I also want to announce a new blog: http://icujpblog.wordpress.com/ This blog will contain reflections and think pieces by members of ICUJP on a wide range of theological and political concerns.
A Brief Explication of Christianity
for the Ideologically Confused
It’s the Economy, Stupid. No, it’s actually, it’s the Culture Wars of Pat Robertson revisited.
To wit: recently, on the campaign trail Rick Santorum wrote off all of mainline Protestant Christianity with a dismissive, “I don't think there is such a thing," he said of Obama as a liberal Christian. "To take what is plainly written and say that 'I don't agree with that, therefore I don't have to pay attention to it,' means you're not what you say you are. You're a liberal something, but you're not a Christian."
Now I can see how it is that with all this multitude of religious denunciations by the self-promoting gate keepers of religious propriety and certainty – all claiming to have the inside scoop on who counts and who doesn’t in God’s eyes -- I can understand the confusion of many of my non-Christian friends on what my faith as a progressive Christian is. In fact all this religious hypocrisy and self-promotion is enough to drive any humble Christian right out of the pew.
So, for my sanity’s sake I’ve written this brief reflection to remind myself (and you can listen in) of the essential the core of my faith that I do affirm.
Last Wednesday is a good starting place. For many Christians it was Ash Wednesday. Ashes are imposed with the words, “Remember that you are dust and to dust you shall return.” I still remember many years ago imposing ashes for the first time on my oldest son Jonathan. He was about four at the time. After repeating the ancient words and making the sign of the cross on his forehead I heard an audible gasp and the protest, “No, not me!”
Yes, you, my son. All of us. Life is fleeting, and then like the morning dew we are no more. This realization imposes two essential imperatives: first, humility. There is a great democracy in the grave. King and pauper, scholar and illiterate, none of us is immortal. This reality compels an empathy and understanding for my fellow travelers in this brief life. We are all in the same boat, none better than another.
And that realization leads to a second imperative: to figure out why we are here and what it is that is asked of us. For me, this is where Jesus comes in. Historically, Jesus never asked us to believe things about him. Those notions crept into the gospels, especially John’s gospel, in the second and third centuries. No, Jesus asked us to follow him, not to believe things about him. He invites us to understand the world in a new way, relationships in a new way.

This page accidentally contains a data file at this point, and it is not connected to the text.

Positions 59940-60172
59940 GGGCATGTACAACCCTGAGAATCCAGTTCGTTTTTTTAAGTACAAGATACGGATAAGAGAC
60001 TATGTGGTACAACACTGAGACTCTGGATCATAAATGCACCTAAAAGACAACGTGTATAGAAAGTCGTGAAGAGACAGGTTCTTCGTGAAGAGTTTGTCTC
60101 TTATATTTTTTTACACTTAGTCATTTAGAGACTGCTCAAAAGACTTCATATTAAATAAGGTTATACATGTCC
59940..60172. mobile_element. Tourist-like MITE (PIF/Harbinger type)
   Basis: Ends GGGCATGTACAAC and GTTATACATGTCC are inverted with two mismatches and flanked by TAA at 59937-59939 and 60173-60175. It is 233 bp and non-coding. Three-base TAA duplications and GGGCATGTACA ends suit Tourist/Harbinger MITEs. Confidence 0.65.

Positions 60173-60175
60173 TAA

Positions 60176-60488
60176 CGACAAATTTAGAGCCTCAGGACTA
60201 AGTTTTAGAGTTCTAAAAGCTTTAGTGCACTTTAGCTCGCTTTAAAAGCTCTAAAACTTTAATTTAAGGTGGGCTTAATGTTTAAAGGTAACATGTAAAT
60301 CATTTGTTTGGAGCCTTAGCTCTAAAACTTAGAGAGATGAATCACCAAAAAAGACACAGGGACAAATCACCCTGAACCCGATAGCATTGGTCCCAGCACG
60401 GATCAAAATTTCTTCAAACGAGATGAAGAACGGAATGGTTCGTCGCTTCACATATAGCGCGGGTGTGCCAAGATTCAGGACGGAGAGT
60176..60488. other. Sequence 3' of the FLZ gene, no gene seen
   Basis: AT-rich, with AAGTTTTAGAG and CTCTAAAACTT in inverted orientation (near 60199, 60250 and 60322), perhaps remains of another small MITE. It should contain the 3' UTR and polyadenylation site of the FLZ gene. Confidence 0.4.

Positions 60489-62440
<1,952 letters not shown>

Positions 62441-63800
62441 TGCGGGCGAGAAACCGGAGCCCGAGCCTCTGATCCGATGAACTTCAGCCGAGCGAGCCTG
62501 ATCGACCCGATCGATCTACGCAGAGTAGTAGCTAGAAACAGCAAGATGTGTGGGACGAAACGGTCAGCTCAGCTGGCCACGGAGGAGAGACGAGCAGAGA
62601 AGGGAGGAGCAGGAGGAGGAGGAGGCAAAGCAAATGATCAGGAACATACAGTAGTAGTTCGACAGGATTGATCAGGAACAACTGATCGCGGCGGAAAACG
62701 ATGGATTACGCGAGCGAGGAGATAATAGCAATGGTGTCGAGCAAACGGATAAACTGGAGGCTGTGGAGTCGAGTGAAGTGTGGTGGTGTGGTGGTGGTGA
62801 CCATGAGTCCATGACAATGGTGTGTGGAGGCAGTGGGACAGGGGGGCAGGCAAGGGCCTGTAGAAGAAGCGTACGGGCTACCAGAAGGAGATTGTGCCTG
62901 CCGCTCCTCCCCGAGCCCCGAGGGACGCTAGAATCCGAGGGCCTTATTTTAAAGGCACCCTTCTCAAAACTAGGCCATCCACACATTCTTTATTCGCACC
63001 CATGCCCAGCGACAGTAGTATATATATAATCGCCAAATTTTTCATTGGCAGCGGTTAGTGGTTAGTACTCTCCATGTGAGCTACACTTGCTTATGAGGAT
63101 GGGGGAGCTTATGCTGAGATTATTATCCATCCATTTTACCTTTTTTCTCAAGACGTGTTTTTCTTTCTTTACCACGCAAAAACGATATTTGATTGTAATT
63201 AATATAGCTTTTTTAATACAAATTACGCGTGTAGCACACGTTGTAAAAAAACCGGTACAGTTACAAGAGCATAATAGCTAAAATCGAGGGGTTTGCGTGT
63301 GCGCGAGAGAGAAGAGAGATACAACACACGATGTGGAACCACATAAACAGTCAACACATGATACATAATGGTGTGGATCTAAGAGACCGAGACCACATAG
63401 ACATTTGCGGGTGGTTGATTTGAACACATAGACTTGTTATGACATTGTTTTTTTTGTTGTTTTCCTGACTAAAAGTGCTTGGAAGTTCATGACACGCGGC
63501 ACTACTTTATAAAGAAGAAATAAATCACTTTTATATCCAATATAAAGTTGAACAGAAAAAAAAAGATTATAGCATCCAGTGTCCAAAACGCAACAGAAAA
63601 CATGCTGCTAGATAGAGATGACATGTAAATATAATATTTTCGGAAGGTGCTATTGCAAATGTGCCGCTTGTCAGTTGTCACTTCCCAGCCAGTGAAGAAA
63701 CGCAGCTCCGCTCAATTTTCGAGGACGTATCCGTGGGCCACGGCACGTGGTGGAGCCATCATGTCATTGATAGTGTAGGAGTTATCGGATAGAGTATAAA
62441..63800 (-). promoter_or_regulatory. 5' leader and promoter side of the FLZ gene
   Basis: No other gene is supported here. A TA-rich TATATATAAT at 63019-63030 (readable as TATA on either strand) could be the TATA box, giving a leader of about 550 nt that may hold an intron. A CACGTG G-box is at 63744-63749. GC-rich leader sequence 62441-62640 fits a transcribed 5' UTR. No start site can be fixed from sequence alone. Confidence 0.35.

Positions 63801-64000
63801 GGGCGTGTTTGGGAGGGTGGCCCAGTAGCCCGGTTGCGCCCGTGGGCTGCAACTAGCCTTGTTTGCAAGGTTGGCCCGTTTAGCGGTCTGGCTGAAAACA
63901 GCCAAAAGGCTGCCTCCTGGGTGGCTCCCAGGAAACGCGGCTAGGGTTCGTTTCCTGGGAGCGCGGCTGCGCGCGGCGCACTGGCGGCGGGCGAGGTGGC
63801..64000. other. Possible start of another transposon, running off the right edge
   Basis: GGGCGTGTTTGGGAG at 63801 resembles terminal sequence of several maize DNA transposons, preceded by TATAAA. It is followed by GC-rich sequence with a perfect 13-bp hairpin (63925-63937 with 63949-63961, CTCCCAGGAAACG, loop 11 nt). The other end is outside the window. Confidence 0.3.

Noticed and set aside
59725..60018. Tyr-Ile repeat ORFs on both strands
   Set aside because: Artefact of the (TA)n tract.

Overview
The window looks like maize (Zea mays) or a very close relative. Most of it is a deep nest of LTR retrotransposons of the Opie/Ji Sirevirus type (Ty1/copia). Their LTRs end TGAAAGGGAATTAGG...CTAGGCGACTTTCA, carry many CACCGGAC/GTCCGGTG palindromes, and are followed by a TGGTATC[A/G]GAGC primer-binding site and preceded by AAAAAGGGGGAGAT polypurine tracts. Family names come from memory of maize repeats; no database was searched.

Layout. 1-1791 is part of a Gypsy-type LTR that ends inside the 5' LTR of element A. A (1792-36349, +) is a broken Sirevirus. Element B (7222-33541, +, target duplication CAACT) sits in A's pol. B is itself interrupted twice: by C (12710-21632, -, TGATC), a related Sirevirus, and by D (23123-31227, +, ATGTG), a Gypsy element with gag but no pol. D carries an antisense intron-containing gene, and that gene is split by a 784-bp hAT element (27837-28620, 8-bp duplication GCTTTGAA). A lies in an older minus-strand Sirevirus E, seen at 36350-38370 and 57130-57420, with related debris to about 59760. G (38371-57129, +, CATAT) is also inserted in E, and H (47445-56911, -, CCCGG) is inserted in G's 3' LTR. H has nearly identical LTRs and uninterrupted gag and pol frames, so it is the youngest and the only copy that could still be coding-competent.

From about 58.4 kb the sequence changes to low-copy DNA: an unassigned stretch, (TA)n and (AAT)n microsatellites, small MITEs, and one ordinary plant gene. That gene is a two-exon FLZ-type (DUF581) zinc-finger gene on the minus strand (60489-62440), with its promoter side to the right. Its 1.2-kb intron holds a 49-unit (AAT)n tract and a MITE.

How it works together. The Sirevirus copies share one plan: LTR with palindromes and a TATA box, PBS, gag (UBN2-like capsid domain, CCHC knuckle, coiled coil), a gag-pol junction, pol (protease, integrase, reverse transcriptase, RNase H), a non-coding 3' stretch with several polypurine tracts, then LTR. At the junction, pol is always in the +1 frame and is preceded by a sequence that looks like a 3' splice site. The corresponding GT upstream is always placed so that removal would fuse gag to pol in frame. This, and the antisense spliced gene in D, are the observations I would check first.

Thus, I understand the injunction to follow to suggest behaviors like compassion, sacrifice, justice and mercy -- the core of what Christianity is about -- not any literal reading of the Bible, not any doctrine, not any penitential attitude, as my brother Santorum and his ilk claim, produces divine acceptance. There are absolutely no requirements, no spiritual SAT score needed to merit full incorporation into the very heart of Mystery that many call God. BUT, as one does allow this compassionate and gracious Mystery to take root in the heart, mind and spirit, it will make a difference. Friends will notice. Family will notice. As a Christian, I rely on Jesus as my guide in doing this. There are other ways through which God invites and receives. The Jesus way is the way I have been born into and affirm.
The Parable of the Last Judgment as found in Matthew 25 gets at what is critical. In this metaphor, when all the nations are assembled before the judgment throne before the “Son of Man,” they are separated into those on the left hand (the goats) and those on the right hand (the goats), to which Christ says, “Come, you that are blessed by the Creator, inherit the kingdom prepared for you from the foundation of the world (you know, I just never understood why it was that God didn’t like the goats); for I was hungry and you gave me food, I was thirsty and you gave me something to drink, I was a stranger and you welcomed me, I was naked and you gave me clothing, I was sick and you took care of me. I was in prison and you visited me.”
Then those on the right hand (the sheep) began to protest, for they did not remember doing any of these things. And the king answers them saying, “As you did it unto the least of these, you did it unto me.”
Now, look at this most radical proclamation. There is no, absolutely no religious test. It says “all the nations.” Some of these will be Hindus, some Jews, my God…even atheists. Did anyone notice who might have been gay or straight? Even short people are fully accepted – are there no standards at all?
While there is absolutely no test about belief, there is one test. The only test is one of humility. Did you help your neighbors bear their load? Did you wipe a tearful eye? Did you fill an empty stomach? Did you hold an old person’s hand? Did you give a young person a hand up?
And as you have done so, you have entered into the blessedness of the living Spirit of Life. God in you and you in God – and whatever one means by Heaven, it is meant to be a living reality here and now. And life is GOOD.
I close with a poem by a Jesuit priest, “We are Simply Asked.”
We are simply asked to make gentle our bruised world,
To be compassionate of all, including oneself.
Then in the time left over, to repeat the ancient story,
And go the way of God’s foolish ones.
With the fresh remembrance of ashes on my forehead, this is the way of Jesus I affirm and will attempt to live, by God’s grace, as I enter the forty days of my Lenten journey.